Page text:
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Klavieralbum fÃ¼r die Jugend, Op 68 - Hyperion Records - CDs, MP3 and Lossless downloads
Add to Shortlist. Add to Cart. Album info. Published by Alfred Music AP. Numerous selections from Schumann's Album for the Young have long been favorites of intermediate students, and few collections fail to include the "Soldier's March," the "Happy Farmer" or the "Wild Horseman.
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Album für die Jugend, Op.68 (Schumann, Robert)
As in other pieces in both albums for the young, we feel Schumann being drawn into a folk-song style. Track 7 on CDH [1'21]. Track 9 on CDH [1'31].
Track 8 on CDH [0'44]. Track 10 on CDH [0'42]. Track 11 on CDH [1'23]. England imported the Christmas tree from this same tradition; perhaps there was something kindly about Prince Albert that drew the line about importing Knecht Ruprecht into England. Ruprecht, a familiar figure in German folklore since the seventeenth century, is a vassal of St Nikolaus; his function is to deal with children in a hands-on manner unbefitting his holy employer. The role would often be played by working-class family acquaintances who would dress up for the occasion — this according to Thomas Mann in Buddenbrooks.
On his right shoulder he carries a cane, or birch, which he will use relentlessly once he has separated good children from bad. This omniscient little man knows what every child has done, or said, during the preceding year, and this selection process struck terror into the hearts of generations of German schoolchildren who were fearful of the impending visit. For this terror tactic to have been effective there must have been at least some parents who allowed their more spirited children to be beaten by a stranger dressed up in a ridiculous costume.
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I can think of no English custom which has ever filled children with anxiety within the safety of their own homes. Track 12 on CDH [1'49]. Track 15 on CDJ [1'49] English This, rather more than other items in the Klavieralbum, is a fully worked-out, fully fledged, piano piece in the manner of a Mendelssohn Song without Words, and in the Mendelssohnian key of E major.
The use of imitation between the hands is handled with great skill, and the subtle chromaticism of the harmonic twists and turns does not disturb the deliberate mood of artless naivety. All in all, this is a piece which sounds a good deal more simple than it turns out to be — it is as natural as a flowering bloom in the garden which owes its growth to the lavish care of an astute gardener.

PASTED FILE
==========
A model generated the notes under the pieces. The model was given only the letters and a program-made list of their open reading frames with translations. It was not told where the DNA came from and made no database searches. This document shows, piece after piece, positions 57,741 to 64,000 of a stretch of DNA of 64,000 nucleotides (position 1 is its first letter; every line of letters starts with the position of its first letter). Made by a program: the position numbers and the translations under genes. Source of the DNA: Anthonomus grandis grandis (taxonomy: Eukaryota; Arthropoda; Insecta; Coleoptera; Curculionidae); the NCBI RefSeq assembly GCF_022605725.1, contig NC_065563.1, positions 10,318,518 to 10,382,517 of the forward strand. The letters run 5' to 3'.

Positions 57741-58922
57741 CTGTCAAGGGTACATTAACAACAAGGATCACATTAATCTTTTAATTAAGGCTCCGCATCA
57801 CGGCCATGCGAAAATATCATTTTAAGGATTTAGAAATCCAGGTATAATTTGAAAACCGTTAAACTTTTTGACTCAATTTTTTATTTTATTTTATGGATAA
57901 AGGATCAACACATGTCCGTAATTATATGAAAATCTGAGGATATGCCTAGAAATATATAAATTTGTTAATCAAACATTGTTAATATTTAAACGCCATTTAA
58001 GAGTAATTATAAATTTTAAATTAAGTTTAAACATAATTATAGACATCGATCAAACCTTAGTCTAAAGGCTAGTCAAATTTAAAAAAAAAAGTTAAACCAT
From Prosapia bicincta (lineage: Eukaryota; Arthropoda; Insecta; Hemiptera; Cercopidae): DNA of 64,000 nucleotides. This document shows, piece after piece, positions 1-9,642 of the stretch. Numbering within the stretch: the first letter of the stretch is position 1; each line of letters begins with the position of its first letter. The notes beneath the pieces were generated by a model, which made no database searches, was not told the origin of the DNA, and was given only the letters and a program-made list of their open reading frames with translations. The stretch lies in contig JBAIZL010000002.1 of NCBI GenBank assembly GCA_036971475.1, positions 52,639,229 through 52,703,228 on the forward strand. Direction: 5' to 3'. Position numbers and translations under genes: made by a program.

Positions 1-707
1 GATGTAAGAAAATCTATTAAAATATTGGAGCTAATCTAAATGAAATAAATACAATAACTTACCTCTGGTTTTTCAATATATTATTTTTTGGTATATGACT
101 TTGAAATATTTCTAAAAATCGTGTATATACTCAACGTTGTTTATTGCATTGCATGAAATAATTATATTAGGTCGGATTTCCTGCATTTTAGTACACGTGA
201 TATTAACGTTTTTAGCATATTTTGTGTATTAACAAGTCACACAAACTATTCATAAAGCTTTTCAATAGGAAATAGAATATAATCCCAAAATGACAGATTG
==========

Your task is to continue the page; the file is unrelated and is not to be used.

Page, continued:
Track 13 on CDH [2'28]. The whole piece is an exercise in evenness of touch and control of dynamics. Track 14 on CDH [1'33]. Track 15 on CDH [2'11].
The bird seemed to enjoy its meal but paid with its life. One can imagine how mortified Schumann himself must have been by his mistake. The plight of the little bird is melodically entwined with the tearful reaction of its owner — little girl and little bird seem both to belong to a similar world of injured innocence.
And there is another voice to be heard, that of Schumann himself: in the second half of the song the lament of the opening is taken up by the left hand in the tenor register of the piano. The poem was found in the Scherer anthology of in which Der Sandmann was discovered. Track 16 on CDH [1'43]. Track 17 on CDH [1'14]. Track 18 on CDH [1'00]. Track 19 on CDH [0'57]. Its simple chorale-like melody, underpinned by a real breadth of feeling, seems to have come from the soil of the Fatherland and the simple folk who wield the plough to make it fertile.
We are reminded that Schumann worked on the very brink of the period when folk song became the passion of serious composers — as was definitely the case with Brahms. A girl intones the second section [bars 17—25] and at the repeat of the first theme one of the boys blows a simple descant on his recorder. The part-writing is similar to that found in the introduction to the next song, Sonntag.
Track 20 on CDH [1'52]. Track 2 on CDJ [1'08] English The three little stars of the title are a mystery; there are three pieces scattered through Op 68 which bear this inscription, all of them particularly tender and heartfelt. Track 21 on CDH [1'52]. Track 22 on CDH [1'15]. Track 11 on CDJ [1'30] English This is a virtuoso description of something that is almost cinematic in its detail — long shot, followed by close-up, then long shot again.
The music depicts a rider, or a group of riders. In these ominous rumblings we hear first the approach, and then the departure, of one or more horsemen. These are men on a mission and we detect a certain grim menace in their determination. It is a scenario which is easily understandable by young pianists who have yet to grapple with more emotional musical issues. The music begins with the thundering of hooves far in the distance, pianissimo.
In bars 6 to 7 there is a crescendo. Bars 9 to 16 are fortissimo; we sense that the horses are almost on top of us here as they gallop past. Track 23 on CDH [1'09]. Track 24 on CDH [1'22]. Track 25 on CDH [1'28]. Track 26 on CDH [2'16].